And, of course, the long-term health effects of marijuana smoking still have not been definitively examined.
How has all that shaken out on Whidbey? In brief, it’s had a positive financial effect on the county. Otherwise, it doesn’t seem to have made much difference. Looking more deeply requires data, and so far that’s in short supply, both statewide and in Island County.
That’s not because no one here is using marijuana. Retail sales increased by double-digit percentages nearly every month, twice hitting triple-digit percentage increases.
“I would prefer not to have [marijuana],” Jill Johnson said earlier this month. “But it has not been as visibly harmful as I thought. [Still,] I am very concerned that our youth are indicating a greater propensity to experiment with the drug and do not believe it is harmful.”
She is not alone in her concern.
From a financial point of view, recreational marijuana is proving a success overall, though tax benefits to Island County are disappointing some.
A few dozen people in the county are now earning income from growing, processing or retailing recreational marijuana, according to licenses issued by the state’s Liquor and Cannabis Board. And they’re doing well, as future installments of this story will reveal.
Far bigger money is being generated by taxes. In fiscal 2015, which was July 1, 2014 through June 30, 2015, $1.4 million worth of recreational marijuana was grown, processed and retailed in Island County, generating excise tax of $340,000, according to LCB figures. That’s 11th from the bottom among the 36 counties reporting.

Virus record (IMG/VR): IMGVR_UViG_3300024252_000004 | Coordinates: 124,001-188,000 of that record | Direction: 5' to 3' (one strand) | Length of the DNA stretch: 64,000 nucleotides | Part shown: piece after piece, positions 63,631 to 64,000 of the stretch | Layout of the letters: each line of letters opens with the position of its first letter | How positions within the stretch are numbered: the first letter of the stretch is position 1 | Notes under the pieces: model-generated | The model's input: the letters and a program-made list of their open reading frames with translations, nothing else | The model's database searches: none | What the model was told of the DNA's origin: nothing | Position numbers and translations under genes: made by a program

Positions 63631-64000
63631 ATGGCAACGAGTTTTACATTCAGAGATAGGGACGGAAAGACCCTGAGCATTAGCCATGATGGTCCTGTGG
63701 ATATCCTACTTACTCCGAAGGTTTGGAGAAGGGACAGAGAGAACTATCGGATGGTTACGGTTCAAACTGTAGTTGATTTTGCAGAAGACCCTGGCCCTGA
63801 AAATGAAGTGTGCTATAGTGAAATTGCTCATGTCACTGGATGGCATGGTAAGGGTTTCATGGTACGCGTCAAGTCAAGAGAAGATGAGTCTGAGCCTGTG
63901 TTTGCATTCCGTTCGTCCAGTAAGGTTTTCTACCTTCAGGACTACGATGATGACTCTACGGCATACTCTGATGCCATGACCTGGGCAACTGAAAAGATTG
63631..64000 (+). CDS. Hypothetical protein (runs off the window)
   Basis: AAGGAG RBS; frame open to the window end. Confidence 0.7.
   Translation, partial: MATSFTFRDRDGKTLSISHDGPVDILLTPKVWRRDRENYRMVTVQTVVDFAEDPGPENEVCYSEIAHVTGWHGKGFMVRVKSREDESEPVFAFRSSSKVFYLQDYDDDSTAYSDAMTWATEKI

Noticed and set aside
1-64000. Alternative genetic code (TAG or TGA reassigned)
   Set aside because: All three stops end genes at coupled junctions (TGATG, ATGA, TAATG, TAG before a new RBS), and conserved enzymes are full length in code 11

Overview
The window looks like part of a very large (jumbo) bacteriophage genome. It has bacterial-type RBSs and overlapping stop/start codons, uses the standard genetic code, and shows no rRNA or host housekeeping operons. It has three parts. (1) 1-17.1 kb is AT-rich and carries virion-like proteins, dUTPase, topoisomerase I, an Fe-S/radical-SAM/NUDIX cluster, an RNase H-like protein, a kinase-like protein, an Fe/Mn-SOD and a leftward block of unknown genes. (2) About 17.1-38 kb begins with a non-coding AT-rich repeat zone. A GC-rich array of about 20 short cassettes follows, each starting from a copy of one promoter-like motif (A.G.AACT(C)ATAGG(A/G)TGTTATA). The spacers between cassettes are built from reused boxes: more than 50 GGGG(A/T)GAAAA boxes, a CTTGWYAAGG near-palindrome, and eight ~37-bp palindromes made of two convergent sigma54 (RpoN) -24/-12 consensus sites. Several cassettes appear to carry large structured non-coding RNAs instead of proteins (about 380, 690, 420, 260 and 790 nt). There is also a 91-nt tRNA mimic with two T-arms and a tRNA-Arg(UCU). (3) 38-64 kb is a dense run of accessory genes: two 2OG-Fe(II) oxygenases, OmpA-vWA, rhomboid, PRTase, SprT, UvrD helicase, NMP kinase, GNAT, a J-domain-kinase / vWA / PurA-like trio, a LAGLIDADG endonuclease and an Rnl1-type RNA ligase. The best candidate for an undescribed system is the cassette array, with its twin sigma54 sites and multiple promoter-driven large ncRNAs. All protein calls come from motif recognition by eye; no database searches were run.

King County led the list, with sales of $59 million and excise tax of $14.8 million. Asotin County was in last place, with sales of $78,400 and excise tax of $20,000. Several counties still don’t have any recreational marijuana operations.
Statewide marijuana sales of $259.5 million generated $64.9 million in excise tax during fiscal 2015.
The portion of excise tax flowing back to Island County in fiscal 2016 is only $23,750 — less than 7 percent of what it contributed. In addition, Oak Harbor will get $15,833. It’s the only municipality in the county that will get a slice of the excise-tax pie.
Distributions of those amounts are being made on a quarterly basis. They began Sept. 30. The Island County Treasurer’s Office received its quarterly payment in a check for $5,937.34 that month.
The county’s share strikes some as disproportionately small.
“It’s the counties and the local jurisdictions dealing with the permitting and regs, and it’s our law-enforcement officers who make sure no illegal activities happen,” said Elaine Marlow, the county’s budget director. “So it does concern me that the state is taking the lion’s share of the excise taxes.”